Many stroke therapies currently under development in animal models target the cerebral microcirculation. As a result, quantitative in vivo measurement of hemodynamic parameters such as blood flow and oxygenation are critical needs in these studies. Although several optical and MR based techniques are widely used in such experimental stroke studies, the existing techniques suffer from significant limitations. In particular, most techniques are limited to measurement of the relative change of a single hemodynamic parameter within a single animal during a single measurement period. As a result these methods cannot be used to determine absolute blood flow or oxygenation, or to assess chronic hemodynamic changes, which can hinder efforts to evaluate stroke therapies that attempt to gradually restore blood flow and oxygen delivery to ischemic tissue by stimulating angiogenesis or by enhancing nitric oxide synthesis. Therefore, the overall goal of this proposal is to develop an optical instrument capable of imaging baseline cerebral hemodynamics (blood flow and oxygenation) and to use this instrument to quantify the acute and chronic hemodynamic changes that occur following ischemia. To accomplish this goal we will advance two optical imaging techniques that have shown significant promise in stroke studies.
In Aim 1 we will advance laser speckle contrast imaging for imaging cerebral blood flow to enable imaging of baseline blood flow levels by developing multi-exposure speckle imaging. Our recent results have demonstrated that multi-exposure speckle imaging is capable of overcoming many of the limitations of traditional single exposure speckle imaging.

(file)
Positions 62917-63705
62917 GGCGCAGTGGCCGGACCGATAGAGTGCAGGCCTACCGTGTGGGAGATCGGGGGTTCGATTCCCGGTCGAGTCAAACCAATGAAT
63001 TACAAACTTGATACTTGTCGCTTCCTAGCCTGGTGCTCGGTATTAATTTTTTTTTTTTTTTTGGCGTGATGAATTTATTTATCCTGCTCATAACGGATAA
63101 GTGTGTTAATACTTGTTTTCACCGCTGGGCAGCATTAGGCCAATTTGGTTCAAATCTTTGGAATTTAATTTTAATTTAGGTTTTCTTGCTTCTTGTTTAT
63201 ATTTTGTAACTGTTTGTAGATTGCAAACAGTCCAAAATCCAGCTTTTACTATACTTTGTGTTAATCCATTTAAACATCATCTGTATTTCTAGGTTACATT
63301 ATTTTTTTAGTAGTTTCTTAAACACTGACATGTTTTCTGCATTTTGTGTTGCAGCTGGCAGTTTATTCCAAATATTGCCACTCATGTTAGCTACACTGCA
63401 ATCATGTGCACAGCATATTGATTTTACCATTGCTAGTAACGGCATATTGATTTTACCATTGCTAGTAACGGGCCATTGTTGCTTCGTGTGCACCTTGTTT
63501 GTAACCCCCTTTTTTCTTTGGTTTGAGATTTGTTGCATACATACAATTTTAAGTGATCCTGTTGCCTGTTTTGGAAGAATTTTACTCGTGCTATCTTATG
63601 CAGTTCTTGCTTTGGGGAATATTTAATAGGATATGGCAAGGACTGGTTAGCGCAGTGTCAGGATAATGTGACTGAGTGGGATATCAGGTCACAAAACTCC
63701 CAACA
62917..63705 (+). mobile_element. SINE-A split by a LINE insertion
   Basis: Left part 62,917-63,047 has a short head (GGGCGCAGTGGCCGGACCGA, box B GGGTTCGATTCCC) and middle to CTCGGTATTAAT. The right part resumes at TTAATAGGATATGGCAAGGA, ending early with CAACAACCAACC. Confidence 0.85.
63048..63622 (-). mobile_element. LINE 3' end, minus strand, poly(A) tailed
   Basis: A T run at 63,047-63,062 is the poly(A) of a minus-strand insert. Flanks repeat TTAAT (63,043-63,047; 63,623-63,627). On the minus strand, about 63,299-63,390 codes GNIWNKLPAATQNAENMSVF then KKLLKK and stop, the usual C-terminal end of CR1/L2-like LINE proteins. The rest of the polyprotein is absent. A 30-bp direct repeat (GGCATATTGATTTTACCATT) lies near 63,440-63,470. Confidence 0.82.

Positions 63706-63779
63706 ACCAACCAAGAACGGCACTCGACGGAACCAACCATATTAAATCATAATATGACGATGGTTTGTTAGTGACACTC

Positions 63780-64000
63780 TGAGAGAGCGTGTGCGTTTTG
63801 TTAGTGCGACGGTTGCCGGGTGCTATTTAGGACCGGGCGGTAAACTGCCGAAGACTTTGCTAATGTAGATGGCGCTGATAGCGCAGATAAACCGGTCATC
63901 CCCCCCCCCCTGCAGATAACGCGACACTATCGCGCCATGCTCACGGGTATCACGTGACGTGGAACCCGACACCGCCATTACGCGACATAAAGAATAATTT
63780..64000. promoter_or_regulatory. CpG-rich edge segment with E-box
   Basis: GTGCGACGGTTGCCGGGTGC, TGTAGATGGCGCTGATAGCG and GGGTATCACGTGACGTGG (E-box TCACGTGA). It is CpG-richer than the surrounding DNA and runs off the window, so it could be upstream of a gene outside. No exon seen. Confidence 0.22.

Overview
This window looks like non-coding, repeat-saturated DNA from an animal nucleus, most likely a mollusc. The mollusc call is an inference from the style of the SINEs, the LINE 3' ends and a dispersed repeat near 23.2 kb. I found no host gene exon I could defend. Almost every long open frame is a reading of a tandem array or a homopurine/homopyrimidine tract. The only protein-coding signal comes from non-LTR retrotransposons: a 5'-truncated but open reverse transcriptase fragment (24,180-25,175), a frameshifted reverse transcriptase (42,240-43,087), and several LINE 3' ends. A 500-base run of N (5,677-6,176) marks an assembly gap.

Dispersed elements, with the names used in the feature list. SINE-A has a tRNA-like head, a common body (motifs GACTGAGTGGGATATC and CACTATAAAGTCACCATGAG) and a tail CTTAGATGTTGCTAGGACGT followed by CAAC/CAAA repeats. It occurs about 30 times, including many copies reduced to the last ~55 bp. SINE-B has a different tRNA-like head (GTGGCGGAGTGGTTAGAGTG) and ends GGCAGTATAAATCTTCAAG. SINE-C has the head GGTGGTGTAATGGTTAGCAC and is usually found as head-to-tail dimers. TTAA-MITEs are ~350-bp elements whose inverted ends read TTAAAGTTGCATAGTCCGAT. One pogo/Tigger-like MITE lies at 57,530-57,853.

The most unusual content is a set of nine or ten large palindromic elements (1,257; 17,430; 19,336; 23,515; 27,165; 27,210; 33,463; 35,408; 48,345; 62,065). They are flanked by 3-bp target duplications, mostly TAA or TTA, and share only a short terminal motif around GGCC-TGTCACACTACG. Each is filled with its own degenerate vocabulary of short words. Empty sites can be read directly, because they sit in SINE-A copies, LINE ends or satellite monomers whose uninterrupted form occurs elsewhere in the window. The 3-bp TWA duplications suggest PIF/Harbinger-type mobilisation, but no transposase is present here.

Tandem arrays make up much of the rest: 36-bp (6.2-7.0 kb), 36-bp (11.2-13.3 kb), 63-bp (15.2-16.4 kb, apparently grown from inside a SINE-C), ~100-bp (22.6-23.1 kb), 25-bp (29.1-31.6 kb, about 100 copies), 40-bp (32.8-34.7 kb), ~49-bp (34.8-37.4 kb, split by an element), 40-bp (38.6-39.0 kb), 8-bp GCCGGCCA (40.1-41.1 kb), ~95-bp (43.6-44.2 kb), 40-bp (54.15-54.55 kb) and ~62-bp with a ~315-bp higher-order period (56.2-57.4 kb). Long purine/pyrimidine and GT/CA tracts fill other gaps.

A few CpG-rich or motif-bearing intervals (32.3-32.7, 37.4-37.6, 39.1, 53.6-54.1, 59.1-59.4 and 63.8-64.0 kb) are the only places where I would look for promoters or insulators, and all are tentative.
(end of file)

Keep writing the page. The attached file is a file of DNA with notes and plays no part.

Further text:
In Aim 2 we will develop an instrument for high resolution mapping of absolute cortical oxygenation levels by combining a digital micromirror device with phosphorescence quenching measurements. This approach will be combined with the multi-exposure speckle imaging for simultaneous imaging of absolute oxygenation and blood flow. We will then use this instrument to quantify the acute and chronic hemodynamic alterations following stroke in Aim 3. In particular we will map the absolute blood flow and oxygenation levels throughout the ischemic territory and compare the chronic hemodynamics with behavioral and anatomical stroke outcomes.
The goal of this project is to develop new imaging technology designed to further the knowledge of the physiologic changes that occur during acute and chronic stroke. It is expected the results will advance current understanding of stroke physiology, resulting in better treatment of stroke patients.
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